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Piscine: The Craft Brewery of Aquarium Fish Food

Non-traditional tech company’s patented process also increases Kokanee salmon population.

An idea born out of an environmental mistake in the mid-60s has created one of the Okanagan’s biggest business success stories you may not have heard.

Vernon, BC based Piscine Energetics has been selling high-quality fish food for over ten years and is currently experiencing a significant bump in sales due to some recent awards bestowed upon the company.

Nuri Fisher, President of Piscine, attributes his company’s success to his grasp of the behaviour of mysis shrimp - a small crustacean that dwells in Lake Okanagan in large numbers. Fisher and his team have taken that knowledge and developed a technology to harvest the shrimp and create sustainable food for aquarium fish around the world.

Piscine’s growth is due in part to its participation in the RevUP program, a vital offering from Accelerate Okanagan, a tech accelerator which focuses on the growth and scaling of local tech companies. Fisher is especially inspired by the meetings with Executives In Residence (EIRs, who serve as mentors) made available by Accelerate Okanagan. “We get the greatest ROI from our time with AO and the EIRs,” he said. “They challenge us, and they get us to push farther and ahead. I walk away from those meetings energized and inspired. They’ve been there and done that.”

Fisher has benefitted from the networking opportunities with other entrepreneurs and business owners in the AO system. “Getting into the AO network has been a great experience: meeting peers in other organizations, learning from other rapid growth companies, piggybacking on some of their ideas, and leveraging best practices they are using. I like to think of our business as a decade-old startup,” he said.

The genesis of Piscine is in fact several decades old. The journey from the late 60s to today is a fascinating one, which starts with mysis shrimp being introduced to Lake Okanagan with hopes of increasing the Kokanee salmon population.

The Ministry of Environment started with smaller and shallower lakes. Shrimp would breed and multiply, the salmon would eat the shrimp, and that lead to larger egg counts. After a successful run in the Kootenay lakes, they introduced the shrimp to Lake Okanagan and used the precedent set in the Kootenays.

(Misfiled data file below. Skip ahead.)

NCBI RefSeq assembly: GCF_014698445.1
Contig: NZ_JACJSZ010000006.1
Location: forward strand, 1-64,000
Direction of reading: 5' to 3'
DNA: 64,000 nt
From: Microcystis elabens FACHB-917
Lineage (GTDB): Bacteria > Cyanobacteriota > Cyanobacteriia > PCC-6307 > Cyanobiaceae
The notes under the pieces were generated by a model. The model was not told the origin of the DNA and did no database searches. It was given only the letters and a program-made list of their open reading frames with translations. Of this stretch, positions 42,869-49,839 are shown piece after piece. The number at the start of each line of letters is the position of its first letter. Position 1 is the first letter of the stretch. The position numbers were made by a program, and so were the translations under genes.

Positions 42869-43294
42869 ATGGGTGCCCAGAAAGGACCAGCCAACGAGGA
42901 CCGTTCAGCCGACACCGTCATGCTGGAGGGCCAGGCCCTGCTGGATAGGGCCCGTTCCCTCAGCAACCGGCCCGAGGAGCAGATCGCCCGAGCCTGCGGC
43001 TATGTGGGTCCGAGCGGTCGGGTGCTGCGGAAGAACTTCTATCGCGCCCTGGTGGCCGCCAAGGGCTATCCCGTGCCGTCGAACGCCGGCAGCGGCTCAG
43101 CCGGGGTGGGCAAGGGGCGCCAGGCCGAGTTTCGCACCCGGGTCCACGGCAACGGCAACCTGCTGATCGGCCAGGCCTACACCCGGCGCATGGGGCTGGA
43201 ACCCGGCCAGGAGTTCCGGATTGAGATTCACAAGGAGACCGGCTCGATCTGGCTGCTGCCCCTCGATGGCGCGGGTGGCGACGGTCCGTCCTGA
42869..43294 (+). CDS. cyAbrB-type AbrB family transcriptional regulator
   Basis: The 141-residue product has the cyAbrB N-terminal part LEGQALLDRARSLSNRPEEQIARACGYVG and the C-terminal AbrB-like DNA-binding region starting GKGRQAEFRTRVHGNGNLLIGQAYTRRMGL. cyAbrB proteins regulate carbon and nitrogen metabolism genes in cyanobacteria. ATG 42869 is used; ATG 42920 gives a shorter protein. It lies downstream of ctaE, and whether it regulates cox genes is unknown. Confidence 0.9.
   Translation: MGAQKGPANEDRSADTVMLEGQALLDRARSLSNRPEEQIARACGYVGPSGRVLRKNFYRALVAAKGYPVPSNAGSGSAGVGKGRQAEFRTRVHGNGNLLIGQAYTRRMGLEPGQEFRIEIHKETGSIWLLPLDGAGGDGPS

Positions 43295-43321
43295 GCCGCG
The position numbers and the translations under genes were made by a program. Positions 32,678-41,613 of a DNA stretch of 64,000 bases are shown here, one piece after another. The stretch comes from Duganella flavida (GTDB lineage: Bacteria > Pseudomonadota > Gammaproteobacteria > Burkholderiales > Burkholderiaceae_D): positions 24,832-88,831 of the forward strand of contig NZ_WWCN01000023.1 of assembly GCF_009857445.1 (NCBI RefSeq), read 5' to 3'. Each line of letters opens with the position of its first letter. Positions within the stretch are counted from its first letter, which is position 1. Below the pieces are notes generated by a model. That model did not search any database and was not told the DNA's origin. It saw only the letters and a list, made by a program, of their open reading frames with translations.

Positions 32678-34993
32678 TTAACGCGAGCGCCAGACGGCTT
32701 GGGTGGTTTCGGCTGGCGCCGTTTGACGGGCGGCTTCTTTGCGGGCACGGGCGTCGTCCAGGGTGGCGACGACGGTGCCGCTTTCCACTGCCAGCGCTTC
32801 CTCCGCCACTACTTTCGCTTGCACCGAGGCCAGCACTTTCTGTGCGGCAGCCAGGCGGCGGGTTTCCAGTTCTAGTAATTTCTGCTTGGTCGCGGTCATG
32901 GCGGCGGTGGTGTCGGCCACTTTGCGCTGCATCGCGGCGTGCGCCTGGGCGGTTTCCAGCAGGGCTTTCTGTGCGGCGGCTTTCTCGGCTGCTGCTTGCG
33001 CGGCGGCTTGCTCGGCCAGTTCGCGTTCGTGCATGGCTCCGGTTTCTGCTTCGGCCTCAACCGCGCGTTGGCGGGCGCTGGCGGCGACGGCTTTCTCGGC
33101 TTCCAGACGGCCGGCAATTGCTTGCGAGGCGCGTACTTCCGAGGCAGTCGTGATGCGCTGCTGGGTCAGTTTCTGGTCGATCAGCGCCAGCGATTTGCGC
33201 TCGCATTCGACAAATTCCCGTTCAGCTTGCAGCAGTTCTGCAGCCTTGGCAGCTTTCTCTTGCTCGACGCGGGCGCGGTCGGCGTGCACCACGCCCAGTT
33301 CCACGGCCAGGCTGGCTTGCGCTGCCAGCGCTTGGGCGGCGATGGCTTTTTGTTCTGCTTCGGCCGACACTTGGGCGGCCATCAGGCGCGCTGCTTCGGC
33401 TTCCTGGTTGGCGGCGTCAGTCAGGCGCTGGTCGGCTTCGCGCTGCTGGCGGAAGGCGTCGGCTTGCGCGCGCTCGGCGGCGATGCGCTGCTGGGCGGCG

But by the late 90s, while the mysis shrimp population exploded in Okanagan Lake the Kokanee population never rebounded.

“Okanagan Lake is very deep and Kootenay Lake is rather shallow,” Fisher explains. “They didn’t know that the shrimp were going right to the bottom of the lake and the salmon were swimming near the surface.”

By introducing a competitor for the same kind of plankton, the food chain was disrupted with the salmon not eating the shrimp.

Solving the problem of how to harness the mysis shrimp in an environmentally sustainable fashion was difficult, and would require some clever use of technology. So Piscine pioneered a methodology for harvesting the mysis shrimp when they come to the surface at night.

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With the system in place, Piscine could now deliver on its two-pronged mission to create a food product with all the nutritious benefits derived from the mysis shrimp and at the same time improve the Kokanee salmon population in the Okanagan.

Using Piscine’s food, aquariums across North America discovered something nobody expected: endangered aquarium specimens like seahorses were responding the next day to the mysis shrimp. The fish started spawning, responding to the unique nutritional properties in the mysis shrimp not found in other food.

To keep up with growing demand for dry aquarium food, Piscine has shifted gears from producing a frozen product to incorporating the fresh catch into a dry pellet. The process of transforming fresh mysis shrimp into dry aquarium food is unique to the marketplace, and one which sets piscine apart from competitors.

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“The low heat in our craft handmade methodology allows us to preserve the integrity of the mysis shrimp,” Fisher said. “We have a 100% sustainable source going into the product which is highly attractive to aquarium fish.

Piscine launched its dry food product in the fourth quarter of 2016 and has already been named a Top 10 reef aquarium product by the largest aquarium blog, reefbuilders.com. The award was the first ever given to a food product. 

Learn more:

For more information on Piscine Energetics, click here.

Click here for more information about the RevUP program offered by Accelerate Okanagan, or contact Thuy Tran, Accelerate Okanagan's Program Manager.

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